Vanderplas’s thesis is that scientific research is increasingly about the analytics of big data, and that “the skills required to be a successful scientific researcher are increasingly indistinguishable from the skills required to be successful in industry.” Moreover, “The unfortunate result is that some of the most promising upcoming researchers are finding no place for themselves in the academic community, while the for-profit world of industry stands by with deep pockets and open arms.”
Vanderplas proffers that “in a wide array of academic fields, the ability to effectively process data is superseding more classical modes of research.” The challenge for students working on their PhDs, accordingly, is to become computationally competent, just as the challenge for academia is to accommodate new-age analytics. To do so, academia must change its reward structure.
The author proposes modifications to the academic career model consistent with the enhanced focus on big data and computation. He starts with an obsession on reproducibility whose point of departure is open, documented code. He then proposes changes to traditional tenure track evaluation criteria to include the development of cross-disciplinary scientific software tools. Vanderplas finally promotes an increase in post-doctoral fellowship pay, so that newly-minted PhDs are not easy prey for a business world increasingly turning to data science.
My take is that Vanderplas is spot on about the increasing use of big data sets and sophisticated computation in university research. It’s certainly true in the social sciences, my old stomping ground. Gary King, Professor of Government and Director of the Institute for Quantitative Social Science at Harvard, is comfortable tagging much of the institute’s current work as data science. And a group of prestigious academics has christened the term “computational social science” to connote the evolving big data methodology in their discipline. Not to mention the physical sciences, which are well ahead of their social science brethren in computation and big data analytics.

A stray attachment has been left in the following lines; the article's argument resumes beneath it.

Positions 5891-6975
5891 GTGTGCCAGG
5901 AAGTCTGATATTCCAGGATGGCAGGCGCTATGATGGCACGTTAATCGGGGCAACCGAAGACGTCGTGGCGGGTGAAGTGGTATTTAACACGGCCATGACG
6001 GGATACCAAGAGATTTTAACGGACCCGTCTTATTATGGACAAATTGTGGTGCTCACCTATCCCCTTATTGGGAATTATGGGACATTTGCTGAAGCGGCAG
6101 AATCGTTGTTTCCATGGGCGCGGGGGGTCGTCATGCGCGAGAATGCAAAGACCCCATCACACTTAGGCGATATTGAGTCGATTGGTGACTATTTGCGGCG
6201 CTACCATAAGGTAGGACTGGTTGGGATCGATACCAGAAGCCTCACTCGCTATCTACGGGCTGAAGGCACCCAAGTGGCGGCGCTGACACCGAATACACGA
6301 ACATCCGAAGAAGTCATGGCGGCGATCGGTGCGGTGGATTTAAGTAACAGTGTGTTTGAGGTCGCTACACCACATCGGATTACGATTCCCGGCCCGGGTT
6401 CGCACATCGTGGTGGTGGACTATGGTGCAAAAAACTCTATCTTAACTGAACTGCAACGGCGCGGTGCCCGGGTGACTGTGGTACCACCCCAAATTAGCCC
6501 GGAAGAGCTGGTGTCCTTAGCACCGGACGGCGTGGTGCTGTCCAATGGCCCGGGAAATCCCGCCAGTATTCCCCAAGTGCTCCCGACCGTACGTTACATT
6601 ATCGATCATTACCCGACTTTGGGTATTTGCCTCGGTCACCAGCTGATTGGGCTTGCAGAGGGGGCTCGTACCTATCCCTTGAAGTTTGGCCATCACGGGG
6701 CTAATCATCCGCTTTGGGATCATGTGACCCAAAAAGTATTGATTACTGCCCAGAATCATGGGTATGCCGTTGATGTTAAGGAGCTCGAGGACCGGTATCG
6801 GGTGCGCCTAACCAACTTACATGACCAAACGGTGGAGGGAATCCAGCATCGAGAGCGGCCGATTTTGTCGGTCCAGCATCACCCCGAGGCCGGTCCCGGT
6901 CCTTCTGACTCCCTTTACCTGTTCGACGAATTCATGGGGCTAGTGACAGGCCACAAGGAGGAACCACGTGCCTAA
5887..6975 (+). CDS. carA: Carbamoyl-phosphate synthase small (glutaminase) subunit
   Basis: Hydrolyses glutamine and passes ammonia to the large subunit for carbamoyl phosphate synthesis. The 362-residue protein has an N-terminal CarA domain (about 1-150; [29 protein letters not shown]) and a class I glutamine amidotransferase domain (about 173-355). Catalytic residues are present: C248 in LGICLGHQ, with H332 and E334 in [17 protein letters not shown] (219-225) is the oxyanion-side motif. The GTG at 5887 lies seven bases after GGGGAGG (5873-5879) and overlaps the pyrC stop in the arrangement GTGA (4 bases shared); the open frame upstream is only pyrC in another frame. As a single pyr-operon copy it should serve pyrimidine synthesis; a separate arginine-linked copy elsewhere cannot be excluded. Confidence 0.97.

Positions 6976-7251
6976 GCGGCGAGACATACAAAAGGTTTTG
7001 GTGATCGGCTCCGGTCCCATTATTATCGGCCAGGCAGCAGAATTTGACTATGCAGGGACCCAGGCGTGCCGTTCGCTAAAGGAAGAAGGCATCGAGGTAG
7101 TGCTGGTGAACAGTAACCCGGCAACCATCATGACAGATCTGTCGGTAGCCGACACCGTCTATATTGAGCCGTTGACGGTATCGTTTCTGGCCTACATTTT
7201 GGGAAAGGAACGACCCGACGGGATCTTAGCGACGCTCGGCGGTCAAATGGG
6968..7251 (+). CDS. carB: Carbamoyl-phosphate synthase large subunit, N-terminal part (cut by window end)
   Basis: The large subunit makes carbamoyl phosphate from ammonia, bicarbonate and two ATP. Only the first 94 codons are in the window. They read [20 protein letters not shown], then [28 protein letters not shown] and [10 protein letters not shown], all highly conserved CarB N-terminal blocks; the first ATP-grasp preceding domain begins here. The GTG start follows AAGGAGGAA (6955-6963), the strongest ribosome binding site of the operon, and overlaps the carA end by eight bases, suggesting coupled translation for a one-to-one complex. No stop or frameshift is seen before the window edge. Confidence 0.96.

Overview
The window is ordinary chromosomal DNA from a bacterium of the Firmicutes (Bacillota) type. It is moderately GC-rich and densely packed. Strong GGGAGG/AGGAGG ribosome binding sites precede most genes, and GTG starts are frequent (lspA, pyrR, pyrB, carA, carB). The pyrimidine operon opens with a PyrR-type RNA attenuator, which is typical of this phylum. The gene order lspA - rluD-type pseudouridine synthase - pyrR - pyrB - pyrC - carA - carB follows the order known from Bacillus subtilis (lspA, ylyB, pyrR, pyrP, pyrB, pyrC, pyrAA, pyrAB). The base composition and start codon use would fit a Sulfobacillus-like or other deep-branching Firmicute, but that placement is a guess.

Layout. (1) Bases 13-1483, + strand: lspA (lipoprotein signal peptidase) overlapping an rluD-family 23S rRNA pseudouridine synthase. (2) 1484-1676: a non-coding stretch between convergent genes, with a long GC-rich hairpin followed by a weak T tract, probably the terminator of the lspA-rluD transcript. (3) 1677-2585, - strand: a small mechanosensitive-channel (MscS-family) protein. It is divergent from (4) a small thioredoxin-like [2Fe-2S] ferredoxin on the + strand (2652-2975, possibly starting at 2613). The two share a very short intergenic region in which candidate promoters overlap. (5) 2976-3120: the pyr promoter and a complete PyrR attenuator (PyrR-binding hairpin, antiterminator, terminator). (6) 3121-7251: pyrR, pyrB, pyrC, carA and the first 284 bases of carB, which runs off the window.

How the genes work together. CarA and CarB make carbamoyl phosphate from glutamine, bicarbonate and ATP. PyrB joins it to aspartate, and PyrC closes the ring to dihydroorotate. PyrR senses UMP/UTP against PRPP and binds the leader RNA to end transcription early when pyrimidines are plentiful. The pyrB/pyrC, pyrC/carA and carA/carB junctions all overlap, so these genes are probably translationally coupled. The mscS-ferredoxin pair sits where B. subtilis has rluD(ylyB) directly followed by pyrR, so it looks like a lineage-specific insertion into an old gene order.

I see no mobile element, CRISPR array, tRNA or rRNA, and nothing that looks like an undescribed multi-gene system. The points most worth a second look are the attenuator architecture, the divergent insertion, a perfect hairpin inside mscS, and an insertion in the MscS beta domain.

Inquidia’s 2013 college recruiting provides additional affirmation of the accelerating academic emphasis on big data and computation, much to our delight. Just four years ago, I voiced my frustration with the absence of computational skills in many of the students I met, even those with strong math and engineering backgrounds. I’d gladly trade a third year of mathematical analysis, I then mused, for semester courses in programming and numerical methods.
This year, however, almost everyone I spoke with had at least some programming and computation background, be it university or self-taught. And analytics was high on everyone’s ideal job description list, even those majoring in theoretical math, the physical sciences and engineering.
In addition, I interviewed several science PhD candidates who, confirming Vanderplas’s observations, developed computational skills doing research for their dissertations. These students became enamored with data and analytics, deciding to pursue data science work in the business world as a trade up from low-wage post-doc positions. Academia’s loss is the business world’s gain!
Not all are happy with the big data/computation direction of scientific research. Some traditionalists scoff at the “haphazard” data mining that’s seemingly supplanting the rigorous, top-down scientific method, in many cases replacing traditional statistical methods with “mindless” machine learning algorithms. Science is to be top-down and hypothesis-driven, not bottom-up mining.
I don’t buy it. Yes, the new methods often consist of big data set exploration. But with a solid collection design and rigorous cross-validation or train/tune/test data partitioning, the problems of overfitting models and making non-reproducible causal claims can be minimized. The “exploratory” findings can be subjected to more rigorous experimental or quasi-experimental testing in subsequent research. Today’s bottom-up is the foundation for tomorrow’s top-down.